A: Your 1904 $20 gold piece is $400 and up; the 1908 $20 is $500 and up; the undated $1 is probably only worth bullion value; your silver dollars are $10 each and up; the 3-cent pieces are $3 each and up; the 2-cent pieces are $3 each and up; the South African 2 shilling is $10, and the $1 bill with George and Martha Washington on the reverse is in the $25-to-$50 range.
Q: I would like to know the approximate value of a gold coin dated 1911, reading Georgi VI VD Britt OMN IND: IMP: REX F.D., in fine condition.--D.W.C.
A: Your British sovereign is worth about $80.
Q: What is the value of 1885-0, 1889 and 1896 silver dollars in EF (extra fine) condition? And of an 1892 proof-60 Barber dime?--T.G.
A: Silver dollars in extra-fine condition are worth about $15 each. Your Barber dime--1892 was the first year of issue--is one of 1,245 proofs minted. It is worth $400 and up, depending upon condition.
Politics exists, even in numismatics. Sol Taylor, who is seeking election to the American Numismatics Assn. board of directors, is using reprints of broken-bank notes as campaign material. The reprints (pictured) in $50, $100, $500 and $1,000 denominations, are from the Bank of F. Argenti, the only California bank to issue such notes. They’re called broken-bank notes because at one time banks were allowed to issue paper currency based on their deposits of gold, silver and other assets. Many banks issued more currency than their deposits warranted, thereby going broke and leaving the holders empty-handed. These broken-bank notes, however, do have some collector value. Copies of the four Argenti notes are available free. Send a envelope with 22 cents return postage affixed to Sol Taylor, P. O. Box 5465, North Hollywood, Calif. 91616.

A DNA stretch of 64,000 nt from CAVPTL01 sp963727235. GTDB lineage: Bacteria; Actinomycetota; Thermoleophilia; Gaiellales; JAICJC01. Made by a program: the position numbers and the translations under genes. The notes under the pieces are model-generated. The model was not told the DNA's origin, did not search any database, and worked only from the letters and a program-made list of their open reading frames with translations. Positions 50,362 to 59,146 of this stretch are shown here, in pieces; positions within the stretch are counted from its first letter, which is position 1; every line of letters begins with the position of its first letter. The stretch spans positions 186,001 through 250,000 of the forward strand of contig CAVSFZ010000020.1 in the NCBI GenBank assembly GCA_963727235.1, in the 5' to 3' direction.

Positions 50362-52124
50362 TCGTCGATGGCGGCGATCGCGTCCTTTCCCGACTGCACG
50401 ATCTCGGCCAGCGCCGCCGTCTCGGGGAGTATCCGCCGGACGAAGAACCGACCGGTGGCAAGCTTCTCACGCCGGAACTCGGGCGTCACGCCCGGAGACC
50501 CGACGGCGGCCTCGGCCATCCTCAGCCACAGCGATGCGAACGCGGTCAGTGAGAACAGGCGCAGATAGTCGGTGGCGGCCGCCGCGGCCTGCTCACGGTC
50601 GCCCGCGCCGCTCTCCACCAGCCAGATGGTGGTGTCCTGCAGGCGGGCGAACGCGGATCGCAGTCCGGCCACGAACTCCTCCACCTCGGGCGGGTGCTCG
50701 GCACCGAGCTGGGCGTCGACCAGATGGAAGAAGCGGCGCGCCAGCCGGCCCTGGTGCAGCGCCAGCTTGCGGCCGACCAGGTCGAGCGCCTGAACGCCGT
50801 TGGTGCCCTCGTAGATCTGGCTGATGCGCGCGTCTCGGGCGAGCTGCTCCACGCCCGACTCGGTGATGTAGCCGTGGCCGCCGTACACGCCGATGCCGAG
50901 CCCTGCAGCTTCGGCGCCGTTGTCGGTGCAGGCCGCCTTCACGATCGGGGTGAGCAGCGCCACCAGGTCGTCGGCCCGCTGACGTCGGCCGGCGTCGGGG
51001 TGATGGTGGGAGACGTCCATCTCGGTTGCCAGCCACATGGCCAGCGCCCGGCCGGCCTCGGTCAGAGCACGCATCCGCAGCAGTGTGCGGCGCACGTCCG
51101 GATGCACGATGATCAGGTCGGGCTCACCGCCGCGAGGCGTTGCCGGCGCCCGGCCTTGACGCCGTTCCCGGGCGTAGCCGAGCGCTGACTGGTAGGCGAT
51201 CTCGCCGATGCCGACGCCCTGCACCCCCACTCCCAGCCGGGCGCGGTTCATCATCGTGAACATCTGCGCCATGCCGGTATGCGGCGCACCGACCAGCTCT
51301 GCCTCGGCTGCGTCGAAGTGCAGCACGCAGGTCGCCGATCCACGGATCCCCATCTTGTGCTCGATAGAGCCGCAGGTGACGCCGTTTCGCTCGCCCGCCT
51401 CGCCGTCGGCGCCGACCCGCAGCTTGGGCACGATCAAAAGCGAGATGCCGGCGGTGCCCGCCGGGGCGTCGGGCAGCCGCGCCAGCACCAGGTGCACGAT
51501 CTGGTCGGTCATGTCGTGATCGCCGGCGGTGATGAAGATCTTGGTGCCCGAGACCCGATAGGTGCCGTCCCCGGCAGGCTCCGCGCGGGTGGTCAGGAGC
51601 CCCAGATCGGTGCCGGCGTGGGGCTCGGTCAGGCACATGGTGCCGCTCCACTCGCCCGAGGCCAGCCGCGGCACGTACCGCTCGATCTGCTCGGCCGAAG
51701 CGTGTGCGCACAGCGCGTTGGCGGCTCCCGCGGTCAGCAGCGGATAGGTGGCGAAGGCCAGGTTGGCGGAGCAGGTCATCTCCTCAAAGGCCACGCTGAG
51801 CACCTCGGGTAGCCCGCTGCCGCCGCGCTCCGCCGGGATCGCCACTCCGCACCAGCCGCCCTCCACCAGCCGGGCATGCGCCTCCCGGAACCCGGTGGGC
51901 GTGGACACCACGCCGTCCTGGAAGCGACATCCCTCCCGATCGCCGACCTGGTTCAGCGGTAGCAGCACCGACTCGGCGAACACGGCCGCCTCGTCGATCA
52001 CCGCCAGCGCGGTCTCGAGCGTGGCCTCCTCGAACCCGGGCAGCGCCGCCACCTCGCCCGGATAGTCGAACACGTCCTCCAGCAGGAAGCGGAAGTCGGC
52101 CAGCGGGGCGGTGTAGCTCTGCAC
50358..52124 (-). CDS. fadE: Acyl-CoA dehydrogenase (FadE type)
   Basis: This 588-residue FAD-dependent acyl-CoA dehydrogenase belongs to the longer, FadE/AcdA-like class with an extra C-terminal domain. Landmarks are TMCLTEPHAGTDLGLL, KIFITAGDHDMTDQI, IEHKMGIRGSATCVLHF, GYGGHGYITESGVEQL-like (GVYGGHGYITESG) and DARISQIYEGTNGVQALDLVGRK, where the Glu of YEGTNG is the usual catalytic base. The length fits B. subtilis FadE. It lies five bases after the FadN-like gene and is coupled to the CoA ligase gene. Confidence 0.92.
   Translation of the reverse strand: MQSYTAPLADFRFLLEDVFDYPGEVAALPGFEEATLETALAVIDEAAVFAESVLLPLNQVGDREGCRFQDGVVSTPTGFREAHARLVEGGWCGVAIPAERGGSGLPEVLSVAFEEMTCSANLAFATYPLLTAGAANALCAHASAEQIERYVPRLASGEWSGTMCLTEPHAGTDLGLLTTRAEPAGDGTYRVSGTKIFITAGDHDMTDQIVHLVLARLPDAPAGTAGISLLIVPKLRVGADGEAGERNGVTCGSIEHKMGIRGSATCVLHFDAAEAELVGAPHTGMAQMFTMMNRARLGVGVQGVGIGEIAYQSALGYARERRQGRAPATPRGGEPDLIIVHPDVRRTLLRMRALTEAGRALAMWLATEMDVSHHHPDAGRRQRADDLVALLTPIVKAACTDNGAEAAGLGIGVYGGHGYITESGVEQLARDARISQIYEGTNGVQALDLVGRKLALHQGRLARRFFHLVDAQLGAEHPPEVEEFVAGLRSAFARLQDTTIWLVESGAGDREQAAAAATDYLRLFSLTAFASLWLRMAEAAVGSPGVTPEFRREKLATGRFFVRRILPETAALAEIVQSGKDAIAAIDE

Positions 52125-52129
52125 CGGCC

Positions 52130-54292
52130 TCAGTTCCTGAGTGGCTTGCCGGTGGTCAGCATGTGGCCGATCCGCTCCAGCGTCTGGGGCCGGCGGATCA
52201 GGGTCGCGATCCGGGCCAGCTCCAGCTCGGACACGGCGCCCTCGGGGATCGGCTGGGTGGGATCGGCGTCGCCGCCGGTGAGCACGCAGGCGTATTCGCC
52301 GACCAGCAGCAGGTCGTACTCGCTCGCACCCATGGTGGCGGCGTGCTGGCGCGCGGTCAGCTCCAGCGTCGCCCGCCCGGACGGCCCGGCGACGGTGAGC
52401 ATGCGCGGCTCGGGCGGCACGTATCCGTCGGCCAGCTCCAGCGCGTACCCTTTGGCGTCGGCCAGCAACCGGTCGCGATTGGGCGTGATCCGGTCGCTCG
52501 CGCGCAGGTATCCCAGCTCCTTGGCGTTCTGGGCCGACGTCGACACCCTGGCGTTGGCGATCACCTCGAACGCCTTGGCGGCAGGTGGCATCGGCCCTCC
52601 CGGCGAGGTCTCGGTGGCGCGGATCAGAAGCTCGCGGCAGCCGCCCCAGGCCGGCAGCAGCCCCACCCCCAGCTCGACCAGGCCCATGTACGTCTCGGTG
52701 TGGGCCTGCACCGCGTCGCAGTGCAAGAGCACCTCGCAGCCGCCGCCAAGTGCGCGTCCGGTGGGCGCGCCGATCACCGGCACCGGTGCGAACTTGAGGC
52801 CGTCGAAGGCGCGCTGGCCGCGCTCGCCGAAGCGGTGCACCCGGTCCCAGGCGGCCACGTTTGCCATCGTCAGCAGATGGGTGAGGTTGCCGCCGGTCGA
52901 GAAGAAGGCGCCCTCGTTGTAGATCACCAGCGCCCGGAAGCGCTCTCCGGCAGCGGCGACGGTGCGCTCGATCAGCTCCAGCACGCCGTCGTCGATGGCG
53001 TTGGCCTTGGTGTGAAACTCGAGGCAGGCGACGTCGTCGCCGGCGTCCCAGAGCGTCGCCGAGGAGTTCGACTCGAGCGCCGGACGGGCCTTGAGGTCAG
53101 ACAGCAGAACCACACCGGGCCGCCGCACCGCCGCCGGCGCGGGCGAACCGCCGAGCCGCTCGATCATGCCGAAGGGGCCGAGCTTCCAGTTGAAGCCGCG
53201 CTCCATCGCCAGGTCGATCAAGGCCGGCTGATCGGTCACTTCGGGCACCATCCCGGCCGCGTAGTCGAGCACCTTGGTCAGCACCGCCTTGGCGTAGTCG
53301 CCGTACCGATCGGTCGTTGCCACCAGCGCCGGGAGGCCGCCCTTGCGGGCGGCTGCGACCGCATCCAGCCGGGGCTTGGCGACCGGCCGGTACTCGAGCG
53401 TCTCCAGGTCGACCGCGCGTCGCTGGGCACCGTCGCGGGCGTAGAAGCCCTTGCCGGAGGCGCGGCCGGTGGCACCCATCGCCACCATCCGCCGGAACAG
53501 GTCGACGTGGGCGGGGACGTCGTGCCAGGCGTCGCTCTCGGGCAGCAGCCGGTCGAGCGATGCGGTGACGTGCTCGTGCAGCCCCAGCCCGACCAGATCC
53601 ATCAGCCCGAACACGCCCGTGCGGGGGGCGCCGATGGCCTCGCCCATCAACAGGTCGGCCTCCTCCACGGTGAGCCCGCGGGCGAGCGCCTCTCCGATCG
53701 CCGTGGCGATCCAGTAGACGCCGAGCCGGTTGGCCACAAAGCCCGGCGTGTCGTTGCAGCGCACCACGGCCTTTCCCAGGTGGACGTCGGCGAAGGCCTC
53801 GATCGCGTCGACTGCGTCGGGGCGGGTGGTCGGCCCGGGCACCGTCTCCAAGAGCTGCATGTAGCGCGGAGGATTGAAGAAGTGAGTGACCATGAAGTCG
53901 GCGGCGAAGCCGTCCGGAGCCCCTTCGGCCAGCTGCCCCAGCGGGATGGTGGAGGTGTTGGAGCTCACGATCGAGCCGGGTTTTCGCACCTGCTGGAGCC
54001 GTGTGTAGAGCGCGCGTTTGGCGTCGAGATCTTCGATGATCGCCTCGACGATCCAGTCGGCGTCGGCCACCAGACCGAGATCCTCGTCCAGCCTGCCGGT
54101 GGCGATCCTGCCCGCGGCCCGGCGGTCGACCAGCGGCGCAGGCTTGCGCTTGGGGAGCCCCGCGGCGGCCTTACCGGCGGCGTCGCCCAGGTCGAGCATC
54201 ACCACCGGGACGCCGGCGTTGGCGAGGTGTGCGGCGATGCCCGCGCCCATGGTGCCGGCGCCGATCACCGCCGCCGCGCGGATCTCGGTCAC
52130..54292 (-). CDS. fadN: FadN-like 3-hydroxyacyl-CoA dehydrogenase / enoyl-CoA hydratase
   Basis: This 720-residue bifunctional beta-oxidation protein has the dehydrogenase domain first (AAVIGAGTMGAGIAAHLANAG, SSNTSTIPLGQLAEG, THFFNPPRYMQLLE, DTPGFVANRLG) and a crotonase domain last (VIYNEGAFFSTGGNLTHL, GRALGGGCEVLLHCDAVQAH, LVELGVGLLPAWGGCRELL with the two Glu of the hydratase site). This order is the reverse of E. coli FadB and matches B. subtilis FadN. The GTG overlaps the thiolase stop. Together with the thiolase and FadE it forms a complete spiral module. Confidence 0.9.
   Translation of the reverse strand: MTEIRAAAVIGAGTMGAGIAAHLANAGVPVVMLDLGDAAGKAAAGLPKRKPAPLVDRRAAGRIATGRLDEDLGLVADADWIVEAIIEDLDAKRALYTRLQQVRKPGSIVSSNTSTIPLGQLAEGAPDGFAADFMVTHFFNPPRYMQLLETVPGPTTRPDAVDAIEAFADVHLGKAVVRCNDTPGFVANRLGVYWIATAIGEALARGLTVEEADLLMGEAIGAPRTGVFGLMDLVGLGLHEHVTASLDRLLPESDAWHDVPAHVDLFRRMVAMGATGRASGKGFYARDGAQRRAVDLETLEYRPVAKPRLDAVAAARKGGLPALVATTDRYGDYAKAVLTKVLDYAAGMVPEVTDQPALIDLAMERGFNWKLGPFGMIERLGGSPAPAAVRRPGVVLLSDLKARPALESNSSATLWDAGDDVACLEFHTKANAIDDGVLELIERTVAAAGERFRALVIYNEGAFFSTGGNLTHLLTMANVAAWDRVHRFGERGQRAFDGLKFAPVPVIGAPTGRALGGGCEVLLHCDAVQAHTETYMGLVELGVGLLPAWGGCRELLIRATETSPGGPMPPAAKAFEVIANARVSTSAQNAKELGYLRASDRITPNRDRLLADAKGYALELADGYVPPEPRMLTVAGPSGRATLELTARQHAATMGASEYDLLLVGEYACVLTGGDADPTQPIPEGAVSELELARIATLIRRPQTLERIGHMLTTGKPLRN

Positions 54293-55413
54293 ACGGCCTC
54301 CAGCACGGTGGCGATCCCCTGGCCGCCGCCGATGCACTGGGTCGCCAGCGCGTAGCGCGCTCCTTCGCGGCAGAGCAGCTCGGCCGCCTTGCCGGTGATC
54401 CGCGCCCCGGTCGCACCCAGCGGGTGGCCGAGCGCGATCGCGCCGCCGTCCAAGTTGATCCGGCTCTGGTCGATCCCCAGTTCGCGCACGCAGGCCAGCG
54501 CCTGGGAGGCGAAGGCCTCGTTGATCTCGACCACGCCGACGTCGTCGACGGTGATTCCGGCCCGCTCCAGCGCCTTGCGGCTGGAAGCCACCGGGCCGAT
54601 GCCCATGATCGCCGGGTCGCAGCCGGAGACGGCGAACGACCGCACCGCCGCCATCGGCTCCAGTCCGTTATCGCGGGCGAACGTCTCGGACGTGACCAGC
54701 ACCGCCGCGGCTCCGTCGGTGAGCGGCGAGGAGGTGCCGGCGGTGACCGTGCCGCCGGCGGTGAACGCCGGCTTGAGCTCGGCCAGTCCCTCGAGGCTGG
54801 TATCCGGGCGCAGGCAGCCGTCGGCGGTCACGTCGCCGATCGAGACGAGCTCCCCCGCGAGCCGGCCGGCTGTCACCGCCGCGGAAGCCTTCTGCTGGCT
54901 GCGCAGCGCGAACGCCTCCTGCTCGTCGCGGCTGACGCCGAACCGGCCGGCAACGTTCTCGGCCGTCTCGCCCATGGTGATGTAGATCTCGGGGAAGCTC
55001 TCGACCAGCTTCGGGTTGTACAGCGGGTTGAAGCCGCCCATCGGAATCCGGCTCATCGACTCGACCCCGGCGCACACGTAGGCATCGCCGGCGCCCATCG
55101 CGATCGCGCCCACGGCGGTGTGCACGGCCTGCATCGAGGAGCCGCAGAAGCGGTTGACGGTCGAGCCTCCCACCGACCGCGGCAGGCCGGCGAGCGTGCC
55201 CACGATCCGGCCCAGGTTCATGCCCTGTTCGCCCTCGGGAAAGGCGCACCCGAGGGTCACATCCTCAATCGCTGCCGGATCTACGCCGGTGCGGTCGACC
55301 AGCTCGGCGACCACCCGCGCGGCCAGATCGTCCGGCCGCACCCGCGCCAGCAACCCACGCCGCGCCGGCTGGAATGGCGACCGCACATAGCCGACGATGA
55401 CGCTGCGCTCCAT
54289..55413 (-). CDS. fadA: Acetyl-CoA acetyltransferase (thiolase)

More than 1,000 lots are being offered in the Money Co.'s Rare Coin Auction No. 15. The mail bid auction of mostly foreign coins will close May 15. Estimated prices range from about $65 to $20,000 for a rare Spanish gold coin. For a nicely illustrated catalogue, write the Money Co., 19900 Ventura Blvd., Suite 200, Woodland Hills, Calif. 91364; or call (818) 883-4496.
A series of commemorative coins for the Calgary 1988 Olympic Winter Games will be issued by the Royal Canadian Mint. There will be 10 $20 sterling-silver coins issued over the next three years. These will be the first $20 sterling-silver coins ever produced in Canada. Also, the annual $100 22-karat-gold coin will be released with an Olympic theme in 1987.
Two auctions, both conducted by Joel L. Malter & Co., will be held in conjunction with the Convention of International Numismatics show, June 7-9, at the Los Angeles Airport Hilton Hotel. The Rindge Collection, Part II, is scheduled June 7 and 8. It will feature ancient coins and literature. The second auction is June 9 and features a collection of Indian coins. Two separate auction catalogues are available for $6 each from Joel L. Malter & Co., P. O. Box 777, Encino, Calif. 91316 or call (818) 784-7772.
Don Alpert cannot answer mail personally but will respond to numismatic questions of general interest in this column. Do not telephone. Write to Your Coins, You section, The Times, Times Mirror Square, Los Angeles 90053.